By Nicholas A. Ibello, CFP®, AIF®
You might not have any plans to borrow money once you reach retirement, but circumstances can change. You might need extra funds to cover a major home repair or medical crisis. You might discover a new activity to pursue, such as starting a business or helping a family member with an opportunity. Or, you may want to refinance or purchase a second home. The challenge for retirees is that it can be much more nuanced and problematic to secure a loan once you have left the workforce and no longer have a steady stream of income.
When Your Income is a Factor in Qualifying for a Loan
Lenders tend to view retirees as riskier candidates for a loan, primarily because they don’t have access to the income they were earning during their working years. One of any lender’s first considerations is a person’s debt-to-income (DTI) ratio, which measures the percentage of your current monthly income that goes toward debt. You can calculate your DTI ratio by dividing your total debt payments by your total monthly income.
Total debt payments / Total monthly income = Debt-to-income ratio
Your DTI ratio provides lenders with an indication of how well you’re managing your personal finances. As a general rule of thumb, a high DTI ratio of more than 35% is a red flag for creditors. Depending on your total income in retirement, your DTI ratio can be a limiting factor, either keeping you from qualifying for a loan or limiting the amount you can borrow.
For example, if you pay $1500 a month for your mortgage and another $100 a month for an auto loan and $400 a month for the rest of your debts, your monthly debt payments are $2,000. ($1500 + $100 + $400 = $2,000.) If your gross monthly income is $6,000, then your debt-to-income ratio is 33 percent.
But the DTI doesn’t tell the whole story.
Plan Ahead with a HELOC
Lending experts agree that one of the best options for having access to cash in retirement is to secure a home equity line of credit (HELOC) before you retire. HELOCs can be very difficult to secure in retirement because income is a key qualifying factor.
A HELOC is essentially a large credit line secured to someone’s home as collateral. Borrowers simply write themselves a check out of the account whenever funds are needed. Most HELOCs only require “interest-only” payments for the first ten years and then require the principal and interest to be repaid over a 10- or 20-year term.
You typically need to have at least 20% equity in your home for a HELOC to even be an option. But you only should borrow what you need, and the line is replenished when you repay it over time. For that convenience, the interest rates are a bit higher than what you might pay on a fixed home equity loan, and may be variable, which could increase your interest costs if interest rates rise. However, no payments are required if there is no balance (similar to a credit card).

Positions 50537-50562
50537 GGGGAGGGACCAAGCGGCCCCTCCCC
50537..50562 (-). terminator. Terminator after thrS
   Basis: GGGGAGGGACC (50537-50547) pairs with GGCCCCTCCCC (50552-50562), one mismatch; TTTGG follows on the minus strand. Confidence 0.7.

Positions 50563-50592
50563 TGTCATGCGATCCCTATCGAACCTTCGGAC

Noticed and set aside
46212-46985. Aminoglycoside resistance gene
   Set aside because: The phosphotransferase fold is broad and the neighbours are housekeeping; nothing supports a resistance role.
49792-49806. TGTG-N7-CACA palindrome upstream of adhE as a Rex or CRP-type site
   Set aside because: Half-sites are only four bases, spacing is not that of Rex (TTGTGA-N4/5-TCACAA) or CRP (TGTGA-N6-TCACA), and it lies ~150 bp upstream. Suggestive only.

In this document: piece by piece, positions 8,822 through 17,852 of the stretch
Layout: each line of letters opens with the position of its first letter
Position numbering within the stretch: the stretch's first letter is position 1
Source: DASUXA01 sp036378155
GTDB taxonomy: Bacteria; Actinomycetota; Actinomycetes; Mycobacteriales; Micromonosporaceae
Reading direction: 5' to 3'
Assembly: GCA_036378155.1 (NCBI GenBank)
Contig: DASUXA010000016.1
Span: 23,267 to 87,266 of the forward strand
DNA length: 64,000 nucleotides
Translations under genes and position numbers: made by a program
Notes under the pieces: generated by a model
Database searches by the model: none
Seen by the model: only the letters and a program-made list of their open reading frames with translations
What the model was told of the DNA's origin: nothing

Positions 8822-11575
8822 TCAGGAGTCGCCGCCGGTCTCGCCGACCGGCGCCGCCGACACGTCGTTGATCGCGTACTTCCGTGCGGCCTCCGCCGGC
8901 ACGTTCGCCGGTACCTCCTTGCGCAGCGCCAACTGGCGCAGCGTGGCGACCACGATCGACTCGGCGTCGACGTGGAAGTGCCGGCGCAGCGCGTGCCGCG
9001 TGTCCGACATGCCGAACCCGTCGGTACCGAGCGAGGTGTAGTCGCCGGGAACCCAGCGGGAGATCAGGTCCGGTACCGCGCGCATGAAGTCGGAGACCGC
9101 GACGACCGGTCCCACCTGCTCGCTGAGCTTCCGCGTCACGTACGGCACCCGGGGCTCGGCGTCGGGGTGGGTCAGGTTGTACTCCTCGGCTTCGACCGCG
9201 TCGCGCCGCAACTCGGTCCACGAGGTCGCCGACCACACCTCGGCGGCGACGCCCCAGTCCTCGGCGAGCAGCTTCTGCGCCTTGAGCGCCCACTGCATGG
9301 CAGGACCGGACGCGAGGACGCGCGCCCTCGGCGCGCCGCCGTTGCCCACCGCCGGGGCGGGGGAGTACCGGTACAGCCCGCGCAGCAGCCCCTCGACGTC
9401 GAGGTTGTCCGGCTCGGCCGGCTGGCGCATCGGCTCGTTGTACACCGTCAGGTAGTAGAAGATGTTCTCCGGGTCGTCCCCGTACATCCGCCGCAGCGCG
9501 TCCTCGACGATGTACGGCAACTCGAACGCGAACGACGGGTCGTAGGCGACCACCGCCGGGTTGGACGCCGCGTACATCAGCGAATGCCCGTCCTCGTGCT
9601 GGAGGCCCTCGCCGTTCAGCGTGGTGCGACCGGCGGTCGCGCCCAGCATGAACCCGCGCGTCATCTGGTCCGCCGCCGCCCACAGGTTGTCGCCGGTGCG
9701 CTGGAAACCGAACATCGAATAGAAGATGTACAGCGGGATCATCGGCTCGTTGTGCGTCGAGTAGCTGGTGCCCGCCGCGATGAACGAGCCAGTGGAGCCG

How Lenders Look at Retirees
Proving an income when you are working is simple—you collect your W-2’s and paystubs to document your payment history and submit them to the lender. You don’t have to prove that you will be receiving that same income for the foreseeable future.
But this isn’t the case with retirees. When evaluating a retiree’s income, lenders consider if the sources of income will last. That is, do they have a defined expiration date? Is there a possibility the borrower could spend down all their assets or be denied access to their retirement funds?
Borrowing Options in Retirement
Generally, lenders are more interested in your ability to repay a loan than how much money you earn. That opens up a couple of additional opportunities for accessing cash regardless of your income.
Asset Qualifier Loan
An Asset Qualifier is a measure of your ability to satisfy a loan obligation, based on your assets, not your income. So, if you’re over the age of 59 ½, you may be able to qualify for a mortgage or refinance if you have substantial assets. Lenders calculate your “qualifying income” by dividing your total liquid assets by the loan term (number of months). Going further, if you have $2 million in liquid assets in IRAs or non-qualified accounts (such as an individual or joint account) and the loan duration is 15 years, your income is $11,111 for loan qualification purposes.
$2 million / 180 months = $11,111
One important note is that you are not required to actually sell any assets. This method is only used to demonstrate your capacity to repay the loan. To qualify, you must have a credit score of 680 to 700 or higher (lender’s credit score parameters may vary), a DTI ratio below 50%, and you will need to make a down payment of 25 to 30 percent.
Securities Backed Line of Credit (SBLOC)
If a significant portion of your net worth consists of non-retirement investment accounts, an SBLOC can be another viable option. Essentially, you put up your securities as collateral to secure a loan. SBLOCs are non-purpose loans, meaning they can be used for any purpose except buying more securities. Because they are collateralized, their interest rates tend to be lower than traditional loans. They’re also very flexible as they don’t have a specific maturity date or repayment schedule.
Many retirees don’t plan on borrowing money in retirement, but that doesn’t mean they won’t have a need should their circumstances change. As part of their planning contingencies for accessing cash, should the need arise, pre-retirees may want to consider establishing a HELOC on their current home before their retirement. They may never have to use it, but it costs little to nothing to have it in place and only requires repayment if it is ever used. Once in retirement, retirees’ borrowing options are somewhat limited unless they have substantial assets to collateralize, so it’s best to consider the options before saying “sayonara” to your regular wages.